The Mermaid Beach Residence is a dialogue between architecture and the intrinsic human desire and emotional need for permanence, or in other words; to put down roots.
Architecture & Interiors
A clear connection between the natural environment and the building.
The locality of Mermaid Beach often has to contend with cyclonic winds and thunderstorms, as well as harsh, penetrating sunlight. These environmental factors meant that the architecture had to speak to these fundamental considerations by providing both privacy for the residents, and protection from the often volatile weather conditions. At the same time, the clients wanted a relaxed, open, sun-drenched family home which opened directly onto the beach. Poured in-situ concrete was used as the primary building material giving the house a sense of solidarity and protection from the elements, while operable timber panels punctuate the facade and offer privacy from the thoroughfare of the beach.
The concrete facade is a contrast of smooth and rough textures that is achieved through a technique called ‘scabbling’, which involves exposing the aggregate beneath by hand using a high pressure, hand-operated impact drill. The concrete features throughout the house as part of the interior finishes and softened by natural timber joinery and furniture. These are reflective of the client’s appreciation of minimalist Scandinavian design and desire for simple and uncluttered open spaces.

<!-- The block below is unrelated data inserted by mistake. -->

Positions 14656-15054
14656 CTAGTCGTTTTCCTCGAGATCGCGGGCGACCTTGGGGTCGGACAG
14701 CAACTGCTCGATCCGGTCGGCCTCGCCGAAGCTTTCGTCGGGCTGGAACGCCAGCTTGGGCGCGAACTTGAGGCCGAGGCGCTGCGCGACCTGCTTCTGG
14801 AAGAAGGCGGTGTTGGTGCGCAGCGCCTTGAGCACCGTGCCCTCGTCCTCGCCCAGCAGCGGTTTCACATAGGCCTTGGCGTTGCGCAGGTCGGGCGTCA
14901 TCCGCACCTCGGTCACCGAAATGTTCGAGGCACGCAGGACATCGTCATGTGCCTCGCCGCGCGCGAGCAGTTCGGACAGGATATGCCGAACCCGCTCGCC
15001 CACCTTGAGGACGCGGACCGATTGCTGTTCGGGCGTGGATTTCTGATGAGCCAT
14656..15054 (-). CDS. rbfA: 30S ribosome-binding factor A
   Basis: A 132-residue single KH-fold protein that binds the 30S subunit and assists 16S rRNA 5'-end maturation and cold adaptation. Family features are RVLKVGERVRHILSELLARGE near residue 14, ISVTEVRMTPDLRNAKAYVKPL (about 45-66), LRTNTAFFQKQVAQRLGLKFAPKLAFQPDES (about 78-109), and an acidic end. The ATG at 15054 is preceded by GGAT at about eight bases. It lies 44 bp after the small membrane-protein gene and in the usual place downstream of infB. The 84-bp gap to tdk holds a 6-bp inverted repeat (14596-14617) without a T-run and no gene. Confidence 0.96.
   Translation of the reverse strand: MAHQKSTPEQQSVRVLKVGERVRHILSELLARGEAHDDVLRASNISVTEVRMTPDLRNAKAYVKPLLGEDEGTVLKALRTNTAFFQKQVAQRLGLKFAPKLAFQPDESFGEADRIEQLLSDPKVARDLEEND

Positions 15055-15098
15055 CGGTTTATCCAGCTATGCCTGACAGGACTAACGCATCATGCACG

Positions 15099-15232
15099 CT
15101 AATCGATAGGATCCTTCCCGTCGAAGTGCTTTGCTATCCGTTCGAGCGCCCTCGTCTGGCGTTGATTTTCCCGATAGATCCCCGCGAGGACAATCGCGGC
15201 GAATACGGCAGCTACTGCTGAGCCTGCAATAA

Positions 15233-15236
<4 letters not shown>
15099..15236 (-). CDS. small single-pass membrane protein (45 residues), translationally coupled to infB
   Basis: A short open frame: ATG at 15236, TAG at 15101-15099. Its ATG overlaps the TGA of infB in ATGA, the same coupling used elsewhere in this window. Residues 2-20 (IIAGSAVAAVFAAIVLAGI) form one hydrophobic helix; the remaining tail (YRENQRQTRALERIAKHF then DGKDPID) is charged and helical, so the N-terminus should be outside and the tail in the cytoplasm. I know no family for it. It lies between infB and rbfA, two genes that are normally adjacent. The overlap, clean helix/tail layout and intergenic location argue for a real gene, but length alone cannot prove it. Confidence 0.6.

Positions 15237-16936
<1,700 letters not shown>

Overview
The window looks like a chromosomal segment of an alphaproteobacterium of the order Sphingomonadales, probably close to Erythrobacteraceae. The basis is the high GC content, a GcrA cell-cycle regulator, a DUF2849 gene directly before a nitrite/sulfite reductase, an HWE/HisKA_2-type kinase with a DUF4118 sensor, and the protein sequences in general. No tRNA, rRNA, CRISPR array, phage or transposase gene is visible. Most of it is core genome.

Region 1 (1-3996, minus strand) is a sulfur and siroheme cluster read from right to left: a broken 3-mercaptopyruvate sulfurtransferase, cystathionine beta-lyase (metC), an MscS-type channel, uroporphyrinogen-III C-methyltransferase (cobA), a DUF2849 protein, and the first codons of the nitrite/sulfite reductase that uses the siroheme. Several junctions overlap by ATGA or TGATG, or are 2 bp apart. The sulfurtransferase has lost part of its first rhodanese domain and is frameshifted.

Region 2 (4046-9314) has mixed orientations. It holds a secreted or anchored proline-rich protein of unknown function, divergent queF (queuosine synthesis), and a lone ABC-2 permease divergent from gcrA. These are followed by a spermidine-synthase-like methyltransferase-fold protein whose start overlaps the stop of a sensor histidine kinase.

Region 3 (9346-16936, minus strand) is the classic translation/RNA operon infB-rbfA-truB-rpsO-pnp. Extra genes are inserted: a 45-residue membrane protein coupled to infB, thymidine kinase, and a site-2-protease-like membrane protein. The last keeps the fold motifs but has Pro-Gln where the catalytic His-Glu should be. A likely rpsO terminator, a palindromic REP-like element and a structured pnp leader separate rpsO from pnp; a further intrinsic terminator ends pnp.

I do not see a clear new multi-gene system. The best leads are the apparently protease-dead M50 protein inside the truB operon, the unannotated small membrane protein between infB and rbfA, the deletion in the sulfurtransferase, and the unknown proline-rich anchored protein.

The design allows the family shared and private experiences where they can co-exist on, around, under or on top of architectural forms throughout the structure. There is a clear connection between the natural environment and the building. Rooms spill out into internal courtyards, large windows offer framed views of the beach and swimming pool, the ground floor living area is mere steps away from the sandy shoreline, and the first-floor terrace overlooks the expansive Mermaid Beach coastline.
Inside, the skylights at the top of the staircase drag light playfully downwards over the smooth concrete, overhangs and eaves create shaded areas to eat and entertain, while ledges and courtyards are places to sit and read. The home reflects the family’s diverse interests and includes a studio to work from home or practice yoga, places to relax and read, open entertaining areas, a generous kitchen and living area, and four bedrooms complete with robes and ensuites.